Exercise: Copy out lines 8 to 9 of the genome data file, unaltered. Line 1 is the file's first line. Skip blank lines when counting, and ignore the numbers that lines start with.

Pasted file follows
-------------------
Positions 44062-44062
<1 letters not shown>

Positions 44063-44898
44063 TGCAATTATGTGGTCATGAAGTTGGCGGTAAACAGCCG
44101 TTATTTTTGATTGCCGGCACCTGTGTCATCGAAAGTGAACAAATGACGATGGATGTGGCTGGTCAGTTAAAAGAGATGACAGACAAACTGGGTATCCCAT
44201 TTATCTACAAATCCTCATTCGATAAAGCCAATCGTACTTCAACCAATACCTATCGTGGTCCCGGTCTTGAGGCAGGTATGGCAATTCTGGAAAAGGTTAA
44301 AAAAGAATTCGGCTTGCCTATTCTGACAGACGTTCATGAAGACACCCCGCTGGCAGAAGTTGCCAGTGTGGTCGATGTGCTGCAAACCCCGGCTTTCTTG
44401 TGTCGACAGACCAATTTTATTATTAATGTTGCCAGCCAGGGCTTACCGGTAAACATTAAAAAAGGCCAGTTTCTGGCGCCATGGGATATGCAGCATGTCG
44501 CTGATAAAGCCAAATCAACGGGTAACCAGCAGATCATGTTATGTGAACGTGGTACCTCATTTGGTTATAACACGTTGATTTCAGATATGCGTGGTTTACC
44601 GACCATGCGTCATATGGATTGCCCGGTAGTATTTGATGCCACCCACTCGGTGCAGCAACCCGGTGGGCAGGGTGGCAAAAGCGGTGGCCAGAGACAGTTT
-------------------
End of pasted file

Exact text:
44401 TGTCGACAGACCAATTTTATTATTAATGTTGCCAGCCAGGGCTTACCGGTAAACATTAAAAAAGGCCAGTTTCTGGCGCCATGGGATATGCAGCATGTCG
44501 CTGATAAAGCCAAATCAACGGGTAACCAGCAGATCATGTTATGTGAACGTGGTACCTCATTTGGTTATAACACGTTGATTTCAGATATGCGTGGTTTACC